Supported by Arla Pro

Video: The Future of Restaurants - Part Three

By Stefan Chomka

- Last updated on GMT

Related tags UnitedWeStand Restaurant Casual dining Italian cuisine Pizza

Reduced menus, shorter customer dwell time, increased demand for hygiene and a significant step towards cashless payments and pay-at-table ordering will be some of the outcomes of the Coronavirus pandemic, according to two key players in the casual dining sector.

In the third of our four-part video series, supported by Arla Pro, Azzurri Group CEO Steve Holmes and Pizza Pilgrims founders Thom and James Elliot, outline how they see the restaurant world post lockdown, and discuss the challenges they face in reopening their estates once lockdown is lifted

“We’d normally open with best performing sites, but this has changed the landscape quite materially because our best performing sites for the most part are in London,” says Holmes, who believes that Azzurri’s restaurant brands, including Ask Italian and Zizzi, could reopen first in smaller towns and more neighbourhood locations.

Holmes also explains how his restaurants will have to adapt to a change in consumer habits post lockdown, including shortening menus and making takeaway and delivery a more prominent part of its business.

“If we can find a way to deliver the menu in full, we will try to find a way to do so but I suspect in practice we will put in simplified menus [at the start],” he says.“We will probably see a move to people wanting to dwell less. We might see faster casual propositions for Zizzi and Ask Italian where the experience will get a bit faster. People will still be looking for an enjoyable meal but the notion of dwelling with strangers will diminish a bit and we will see the speed of service pick up. As a consequence, we might adapt our menu to accommodate that shift in consumer need.”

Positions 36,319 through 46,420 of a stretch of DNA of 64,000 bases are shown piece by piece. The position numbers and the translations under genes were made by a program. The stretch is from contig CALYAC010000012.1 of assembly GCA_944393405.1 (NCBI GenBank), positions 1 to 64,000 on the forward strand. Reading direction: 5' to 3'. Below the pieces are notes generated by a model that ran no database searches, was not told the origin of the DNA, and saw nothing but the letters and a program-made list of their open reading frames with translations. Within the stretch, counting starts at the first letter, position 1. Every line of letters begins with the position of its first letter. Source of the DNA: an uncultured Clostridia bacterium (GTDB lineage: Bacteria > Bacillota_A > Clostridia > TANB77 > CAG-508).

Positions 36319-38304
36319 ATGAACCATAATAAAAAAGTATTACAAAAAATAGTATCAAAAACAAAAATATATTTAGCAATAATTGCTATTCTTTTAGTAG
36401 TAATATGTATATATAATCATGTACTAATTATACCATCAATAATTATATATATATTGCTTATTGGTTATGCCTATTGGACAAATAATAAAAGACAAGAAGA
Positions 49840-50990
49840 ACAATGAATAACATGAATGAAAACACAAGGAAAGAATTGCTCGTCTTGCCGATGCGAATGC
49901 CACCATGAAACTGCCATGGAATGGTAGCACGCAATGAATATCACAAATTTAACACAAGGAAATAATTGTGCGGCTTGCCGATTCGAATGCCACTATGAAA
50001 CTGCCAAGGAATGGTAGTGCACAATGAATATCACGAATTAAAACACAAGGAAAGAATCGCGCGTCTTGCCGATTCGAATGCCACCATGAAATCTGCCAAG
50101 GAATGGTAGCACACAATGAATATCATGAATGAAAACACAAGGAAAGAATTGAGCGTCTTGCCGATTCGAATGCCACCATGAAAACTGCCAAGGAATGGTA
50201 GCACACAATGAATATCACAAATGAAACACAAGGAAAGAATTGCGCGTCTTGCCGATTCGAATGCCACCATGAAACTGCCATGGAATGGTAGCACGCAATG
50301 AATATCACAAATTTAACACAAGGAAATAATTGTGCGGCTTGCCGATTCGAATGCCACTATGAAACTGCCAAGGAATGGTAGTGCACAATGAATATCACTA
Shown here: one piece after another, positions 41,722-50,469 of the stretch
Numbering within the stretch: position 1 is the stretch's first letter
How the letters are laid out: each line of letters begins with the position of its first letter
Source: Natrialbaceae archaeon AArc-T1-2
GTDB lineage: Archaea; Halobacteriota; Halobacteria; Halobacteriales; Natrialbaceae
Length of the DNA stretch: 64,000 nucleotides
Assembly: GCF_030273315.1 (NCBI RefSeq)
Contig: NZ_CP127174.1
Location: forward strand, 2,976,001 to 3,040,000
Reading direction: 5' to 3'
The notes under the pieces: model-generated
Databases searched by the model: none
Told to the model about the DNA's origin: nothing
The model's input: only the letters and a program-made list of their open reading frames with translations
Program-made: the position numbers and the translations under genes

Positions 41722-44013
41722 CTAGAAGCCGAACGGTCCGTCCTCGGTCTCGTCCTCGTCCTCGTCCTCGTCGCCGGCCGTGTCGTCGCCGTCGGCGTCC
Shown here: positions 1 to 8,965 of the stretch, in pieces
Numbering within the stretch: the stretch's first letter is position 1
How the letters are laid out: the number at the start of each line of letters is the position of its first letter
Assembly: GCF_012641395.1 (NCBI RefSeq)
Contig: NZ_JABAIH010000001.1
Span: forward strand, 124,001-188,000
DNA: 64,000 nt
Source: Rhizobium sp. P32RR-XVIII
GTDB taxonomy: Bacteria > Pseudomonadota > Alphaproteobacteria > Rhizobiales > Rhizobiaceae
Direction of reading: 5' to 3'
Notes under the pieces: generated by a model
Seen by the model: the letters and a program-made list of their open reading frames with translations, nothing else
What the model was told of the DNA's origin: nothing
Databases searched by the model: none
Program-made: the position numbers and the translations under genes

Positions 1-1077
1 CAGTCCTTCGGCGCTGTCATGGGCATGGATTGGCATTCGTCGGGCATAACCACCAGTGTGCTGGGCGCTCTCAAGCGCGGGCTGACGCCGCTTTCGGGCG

“It would be naive to think the period we are about to go through won’t change people’s behaviours in some way forever.”

Speaking about potential changes to the wider hospitality landscape as a result of the pandemic, Thom Elliot says that the incident has shown the imbalance of power between landlords and tenants.

“It’s insane the bits of paper you have to sign to get a restaurant in central London, it’s so one sided and there is no wiggle room for anything like this,” he says.

“[The pandemic] has exposed how one sided it is and the only way to get through is with a collaborative process. We need to completely change how that system works.”

As for reopening, he says that the period of closure has given the pizza group valuable time to reflect on its values and how it intends to operate going forwards.

“Restaurants are so full on. This is bullet time in The Matrix - everything has slowed down. In some ways it’s a weird blessing as we can assess what’s great about our business that we want to protect to the end and what’s snuck in that we don’t want any more.”

To watch the first video in The Future of Restaurants series click here ​and the second instalment here

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